Obituary: Hammy Howell

TWENTY YEARS ago, Darts dusted off a host of doo-wop and Fifties rhythm 'n' blues classics, penned a few ditties of their own and scored a series of eight Top Twenty hits in the UK.

Hammy Howell joined Darts in late 1976 after the band, who had already done a cappella sessions on Charlie Gillett's seminal BBC Radio London Honky Tonk show, announced they were looking for a piano player. Rita Ray, one of the group's four lead vocalists, recalls, "You don't come across a left-hand talent like that very often. Hammy's thunderous rhythm made him a natural for us."

Howell was born in London in 1954 and developed a passion for the piano from an early age. By the mid-Seventies, he was backing Johnny Mars, a blues harmonica player who had relocated from the United States to Britain. Mars and his Oakland Boogie Band were regular visitors to Germany where they acquired a cult following among blues aficionados.

Darts had evolved from the break-up of Rocky Sharpe and the Razors, a rock 'n' roll revue-style act who had caused a sensation on London's pub-rock scene. Rocky Junior, the Razors' frontman, left the band and eventually scored a couple of hits with the Replays. Keen to "really delve into the roots of rhythm 'n' blues", the Razors' bass-singer Den Hegarty, its vocalists Griff Fender and Rita Ray, and saxophonist Horatio Hornblower, added Bob Fish, a veteran of the pub scene, and, alongside Hammy Howell, recruited the guitarist George Currie, the bassist Iain "Thump" Thompson and the drummer John Dummer, to become Darts.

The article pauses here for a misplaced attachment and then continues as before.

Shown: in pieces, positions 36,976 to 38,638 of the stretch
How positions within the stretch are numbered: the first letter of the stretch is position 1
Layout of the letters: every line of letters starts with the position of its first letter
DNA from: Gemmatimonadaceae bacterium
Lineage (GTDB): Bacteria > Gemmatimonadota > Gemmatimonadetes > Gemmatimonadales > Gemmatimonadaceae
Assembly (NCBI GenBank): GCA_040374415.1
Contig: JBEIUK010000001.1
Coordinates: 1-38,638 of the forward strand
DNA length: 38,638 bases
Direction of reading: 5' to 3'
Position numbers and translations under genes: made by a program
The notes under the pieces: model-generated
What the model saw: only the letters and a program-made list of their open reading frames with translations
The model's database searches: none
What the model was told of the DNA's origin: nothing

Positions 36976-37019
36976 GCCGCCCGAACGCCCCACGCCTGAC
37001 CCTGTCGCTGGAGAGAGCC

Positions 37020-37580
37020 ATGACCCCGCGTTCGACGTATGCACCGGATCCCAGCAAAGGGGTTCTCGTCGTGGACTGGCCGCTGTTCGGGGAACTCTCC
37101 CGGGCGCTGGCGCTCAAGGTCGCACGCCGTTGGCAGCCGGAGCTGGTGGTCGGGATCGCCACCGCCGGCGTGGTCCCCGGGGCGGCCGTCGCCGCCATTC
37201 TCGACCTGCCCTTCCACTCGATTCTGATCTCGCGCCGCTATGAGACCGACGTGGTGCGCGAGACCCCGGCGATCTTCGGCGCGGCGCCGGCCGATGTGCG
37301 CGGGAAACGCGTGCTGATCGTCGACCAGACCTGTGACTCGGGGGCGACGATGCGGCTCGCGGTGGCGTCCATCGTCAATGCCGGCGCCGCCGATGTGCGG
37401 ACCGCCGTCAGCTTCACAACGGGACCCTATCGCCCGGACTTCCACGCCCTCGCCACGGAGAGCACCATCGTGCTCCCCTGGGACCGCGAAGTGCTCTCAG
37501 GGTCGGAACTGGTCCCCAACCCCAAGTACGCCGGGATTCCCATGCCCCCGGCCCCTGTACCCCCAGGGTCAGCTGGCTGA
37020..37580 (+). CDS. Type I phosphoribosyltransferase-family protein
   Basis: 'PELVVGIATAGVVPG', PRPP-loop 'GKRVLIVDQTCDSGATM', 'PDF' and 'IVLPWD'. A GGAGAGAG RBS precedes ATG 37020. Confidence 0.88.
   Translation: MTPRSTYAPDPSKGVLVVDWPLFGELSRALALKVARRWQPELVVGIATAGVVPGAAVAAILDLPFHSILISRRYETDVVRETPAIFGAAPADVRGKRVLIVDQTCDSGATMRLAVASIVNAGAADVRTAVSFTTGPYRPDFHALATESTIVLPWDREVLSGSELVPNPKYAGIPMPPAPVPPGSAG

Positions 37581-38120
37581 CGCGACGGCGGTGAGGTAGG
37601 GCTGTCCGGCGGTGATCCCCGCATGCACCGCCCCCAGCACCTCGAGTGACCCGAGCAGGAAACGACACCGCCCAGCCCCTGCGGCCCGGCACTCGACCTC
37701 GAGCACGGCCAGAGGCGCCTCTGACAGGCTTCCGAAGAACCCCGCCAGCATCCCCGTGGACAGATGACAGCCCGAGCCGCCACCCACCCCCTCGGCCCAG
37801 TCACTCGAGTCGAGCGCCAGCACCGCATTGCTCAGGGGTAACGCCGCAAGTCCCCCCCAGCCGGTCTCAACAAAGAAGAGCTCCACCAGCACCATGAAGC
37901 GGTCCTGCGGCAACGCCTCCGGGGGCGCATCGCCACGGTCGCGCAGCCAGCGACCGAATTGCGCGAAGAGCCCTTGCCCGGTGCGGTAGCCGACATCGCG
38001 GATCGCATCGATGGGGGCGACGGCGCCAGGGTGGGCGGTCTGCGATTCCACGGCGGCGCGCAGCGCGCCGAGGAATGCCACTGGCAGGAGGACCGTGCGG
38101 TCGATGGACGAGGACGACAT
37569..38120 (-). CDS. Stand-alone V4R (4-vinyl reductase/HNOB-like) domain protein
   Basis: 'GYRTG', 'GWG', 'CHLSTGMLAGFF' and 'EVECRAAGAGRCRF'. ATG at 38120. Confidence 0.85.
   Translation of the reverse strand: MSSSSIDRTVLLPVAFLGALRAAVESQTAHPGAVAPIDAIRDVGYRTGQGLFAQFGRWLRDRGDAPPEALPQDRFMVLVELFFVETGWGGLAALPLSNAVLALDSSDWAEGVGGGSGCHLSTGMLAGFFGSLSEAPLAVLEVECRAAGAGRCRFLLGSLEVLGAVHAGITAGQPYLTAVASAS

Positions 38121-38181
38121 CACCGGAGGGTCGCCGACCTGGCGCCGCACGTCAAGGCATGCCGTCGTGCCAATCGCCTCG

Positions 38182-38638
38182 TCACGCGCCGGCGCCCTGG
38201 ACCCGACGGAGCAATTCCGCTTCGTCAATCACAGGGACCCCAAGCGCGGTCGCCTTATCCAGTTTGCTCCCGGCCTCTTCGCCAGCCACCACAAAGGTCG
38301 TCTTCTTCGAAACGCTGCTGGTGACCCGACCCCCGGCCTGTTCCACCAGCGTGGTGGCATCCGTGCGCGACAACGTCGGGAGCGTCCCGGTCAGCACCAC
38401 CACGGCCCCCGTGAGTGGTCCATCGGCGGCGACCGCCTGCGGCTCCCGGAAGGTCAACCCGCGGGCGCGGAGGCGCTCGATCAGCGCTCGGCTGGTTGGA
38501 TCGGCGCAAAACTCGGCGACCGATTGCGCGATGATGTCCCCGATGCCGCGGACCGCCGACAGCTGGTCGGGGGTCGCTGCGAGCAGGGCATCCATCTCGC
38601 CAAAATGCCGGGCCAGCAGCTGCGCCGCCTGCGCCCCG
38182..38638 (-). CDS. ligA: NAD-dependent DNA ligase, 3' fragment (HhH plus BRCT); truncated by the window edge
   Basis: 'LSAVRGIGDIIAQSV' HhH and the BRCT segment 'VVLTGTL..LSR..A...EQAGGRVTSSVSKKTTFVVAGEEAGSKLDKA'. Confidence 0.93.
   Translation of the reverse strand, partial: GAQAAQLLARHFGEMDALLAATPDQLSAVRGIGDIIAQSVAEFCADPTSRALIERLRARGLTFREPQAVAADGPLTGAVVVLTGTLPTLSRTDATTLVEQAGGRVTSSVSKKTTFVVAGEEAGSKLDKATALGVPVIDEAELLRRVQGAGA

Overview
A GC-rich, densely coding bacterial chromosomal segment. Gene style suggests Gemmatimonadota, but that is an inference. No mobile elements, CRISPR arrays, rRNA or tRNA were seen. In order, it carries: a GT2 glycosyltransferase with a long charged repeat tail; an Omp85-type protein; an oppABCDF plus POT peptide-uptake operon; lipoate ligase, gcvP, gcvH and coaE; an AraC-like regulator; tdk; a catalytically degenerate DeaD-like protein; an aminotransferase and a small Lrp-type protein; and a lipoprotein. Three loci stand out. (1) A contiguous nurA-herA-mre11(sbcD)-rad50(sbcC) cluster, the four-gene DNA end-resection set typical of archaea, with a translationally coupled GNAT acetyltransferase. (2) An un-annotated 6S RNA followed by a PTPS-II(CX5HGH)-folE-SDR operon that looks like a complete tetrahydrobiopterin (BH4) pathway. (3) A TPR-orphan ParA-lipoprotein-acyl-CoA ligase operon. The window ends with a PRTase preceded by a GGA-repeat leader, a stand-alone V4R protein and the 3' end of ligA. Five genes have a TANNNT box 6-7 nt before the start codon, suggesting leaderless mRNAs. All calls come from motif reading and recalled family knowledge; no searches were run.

In 1977, after considering an offer from Stiff Records, Darts signed to the Magnet label. Under the guidance of the producers Richard Hartley and Tommy Boyce, the group blended the Rays' "Daddy Cool" and Little Richard's infectious "The Girl Can't Help It" into a catchy medley which reached No 6 in the British charts in December that year.

On a roll, Darts returned to their doo-wop record collections, updating "Come Back My Love" (popularised by the Wrens and the Cardinals), "Boy from New York City" (the Ad-Libs 1965 hit) and "It's Raining" (by the formidable rhythm 'n' blues vocalist Irma Thomas) for three consecutive No 2s in 1978. Chaotic yet memorable Top of the Pops appearances and the popularity of their debut album Darts, the follow-up Everyone Plays Darts and the compilation Amazing Darts, marketed by K-Tel, helped the band become Britain's biggest-selling act of 1978.

"We were a one-off. Even the punks loved us," reflects Ray. "There was a really strange affinity between what we were doing and what they liked. Johnny Rotten used to come to our gigs. Later Madness and the Specials showed up too."